California Equal Employment Opportunity Commission (EEOC) Lawyer
Schedule Free Consultation
In California, state and federal regulations safeguard your employment rights. These laws are in place to protect you from workplace harassment, retaliation, and discrimination based on race, gender, age, and religion.
If you believe your employment rights have been violated, you can file a claim with the Equal Employment Opportunity Commission (EEOC). However, navigating the complexities of an EEOC claim can be challenging and requires specialized legal expertise.
If you’ve experienced harassment, discrimination, or employment law violations, our California EEOC Lawyers at Berberian Ain, LLP are fully qualified to guide you through the intricacies of your claim and advocate for your rights.
What is an EEOC Complaint?
An EEOC complaint, or charge of employment discrimination, is a formal grievance you file when you believe your employment rights have been violated due to race, gender, age, or religion. This complaint is submitted to the EEOC, the federal agency that enforces laws making it illegal to discriminate against a job applicant or employee.
If you reasonably believe that your employment rights have been violated, you have the right to file this complaint. However, there are certain rules and time limits to keep in mind.
For most types of discrimination, the EEOC requires that you file your claim within 180 calendar days from the date of the alleged violation. In California, the time limit can be extended to 300 calendar days if the discrimination is age-related.
If you’ve experienced multiple incidents of discrimination, each incident may have its own deadline for filing a complaint. The only exception is for ongoing harassment cases, where the EEOC considers the deadline 180 or 300 days from the date of the last harassment incident.
You’re not required to file an EEOC complaint for issues related to unequal pay under the Equal Pay Act. You can take your case directly to court under Section 216(b) of the Equal Pay Act.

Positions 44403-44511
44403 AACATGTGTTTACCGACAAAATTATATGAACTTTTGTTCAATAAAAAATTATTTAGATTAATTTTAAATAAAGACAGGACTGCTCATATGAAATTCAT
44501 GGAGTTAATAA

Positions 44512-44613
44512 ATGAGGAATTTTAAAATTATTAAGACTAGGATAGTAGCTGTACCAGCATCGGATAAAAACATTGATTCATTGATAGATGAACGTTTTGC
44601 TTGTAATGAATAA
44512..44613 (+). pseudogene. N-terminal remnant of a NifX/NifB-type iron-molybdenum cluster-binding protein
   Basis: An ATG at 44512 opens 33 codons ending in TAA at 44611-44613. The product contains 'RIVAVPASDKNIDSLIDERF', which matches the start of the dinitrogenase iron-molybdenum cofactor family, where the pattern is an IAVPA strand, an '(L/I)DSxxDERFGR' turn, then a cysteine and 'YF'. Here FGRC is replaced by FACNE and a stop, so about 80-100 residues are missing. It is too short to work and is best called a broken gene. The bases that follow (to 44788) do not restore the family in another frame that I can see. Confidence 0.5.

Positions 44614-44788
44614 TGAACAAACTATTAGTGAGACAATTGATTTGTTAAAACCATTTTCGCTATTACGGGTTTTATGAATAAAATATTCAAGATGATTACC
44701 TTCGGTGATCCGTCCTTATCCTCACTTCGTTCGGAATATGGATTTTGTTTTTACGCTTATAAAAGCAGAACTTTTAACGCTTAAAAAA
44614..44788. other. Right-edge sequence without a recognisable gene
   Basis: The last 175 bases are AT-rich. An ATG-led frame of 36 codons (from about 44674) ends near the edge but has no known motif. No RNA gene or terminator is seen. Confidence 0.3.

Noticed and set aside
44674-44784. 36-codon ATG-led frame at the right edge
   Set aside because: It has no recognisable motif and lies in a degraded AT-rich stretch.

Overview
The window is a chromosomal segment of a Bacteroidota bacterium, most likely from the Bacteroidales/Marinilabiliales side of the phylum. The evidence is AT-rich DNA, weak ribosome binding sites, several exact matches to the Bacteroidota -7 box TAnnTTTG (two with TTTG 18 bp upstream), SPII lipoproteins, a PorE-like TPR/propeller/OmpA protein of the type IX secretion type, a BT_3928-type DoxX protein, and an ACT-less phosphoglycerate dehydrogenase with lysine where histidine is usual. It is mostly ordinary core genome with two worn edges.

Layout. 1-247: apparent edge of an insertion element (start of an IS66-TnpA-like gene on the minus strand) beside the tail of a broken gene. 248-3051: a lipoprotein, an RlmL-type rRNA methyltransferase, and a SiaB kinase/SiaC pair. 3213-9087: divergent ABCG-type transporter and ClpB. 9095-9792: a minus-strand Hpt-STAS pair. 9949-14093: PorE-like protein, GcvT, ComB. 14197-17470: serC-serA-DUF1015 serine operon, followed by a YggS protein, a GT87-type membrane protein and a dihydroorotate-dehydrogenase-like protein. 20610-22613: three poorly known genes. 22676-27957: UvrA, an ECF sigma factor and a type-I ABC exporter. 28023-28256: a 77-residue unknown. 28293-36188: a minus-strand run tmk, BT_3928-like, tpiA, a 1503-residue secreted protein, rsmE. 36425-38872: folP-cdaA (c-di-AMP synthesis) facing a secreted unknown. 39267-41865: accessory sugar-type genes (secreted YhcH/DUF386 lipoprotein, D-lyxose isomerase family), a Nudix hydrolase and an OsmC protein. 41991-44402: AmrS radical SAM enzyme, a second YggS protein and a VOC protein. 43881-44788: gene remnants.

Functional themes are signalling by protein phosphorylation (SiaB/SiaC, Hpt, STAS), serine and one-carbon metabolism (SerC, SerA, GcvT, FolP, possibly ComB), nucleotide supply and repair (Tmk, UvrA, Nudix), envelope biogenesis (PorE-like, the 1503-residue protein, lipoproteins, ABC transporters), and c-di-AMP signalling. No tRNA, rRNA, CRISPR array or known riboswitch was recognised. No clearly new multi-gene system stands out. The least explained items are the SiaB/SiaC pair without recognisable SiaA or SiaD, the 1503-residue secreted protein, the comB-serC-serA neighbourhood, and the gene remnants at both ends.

Do I Have an EEOC Claim?
The EEOC guidelines prohibit discriminatory behavior in employment, including job advertisements, recruitment terms, pre-employment inquiries, and during the hiring process. Discriminatory behavior includes harassment or retaliation for filing an EEOC claim.
You may have an EEOC claim if you are being unfairly treated, harassed, were denied workplace modifications, or suffered other forms of discrimination based on the following protected categories:
- Race or ethnicity
- National origin
- Age, if 40 or older
- Sex, gender identity, sexual orientation, or pregnancy status
- Genetic information
In addition to general discrimination or harassment in employment, you may also be entitled to file an EEOC claim in the following circumstances:
- Harmful workplace policies: When an employer’s policies or practices negatively impact employees belonging to one or multiple protected groups, such as those based on race or gender, it may be grounds for an EEOC complaint. This includes anything from rules that adversely affect employees of a specific ethnicity to incidents of sexual harassment.
- Unequal pay and benefits: If you notice discrepancies in pay, benefits, sick leave, or overtime based on factors like race or ethnicity, this could violate employment law.
- Discrimination against disabled individuals: Employers should not have policies that unfairly discriminate against disabled individuals unless these policies are directly related to job requirements or business operations.
- Age-based discrimination: If you’re 40 or older, policies or rules that discriminate based on age — and aren’t reasonably justified by factors other than age — are prohibited.
- Biased job advertisements and recruiting: Discriminatory job ads or a recruitment process that shows a preference for or against individuals belonging to a protected group could be a red flag.
- Unfair application and hiring: If an employer’s application and hiring process is designed to favor specific categories of individuals over others, it may be violating employment laws.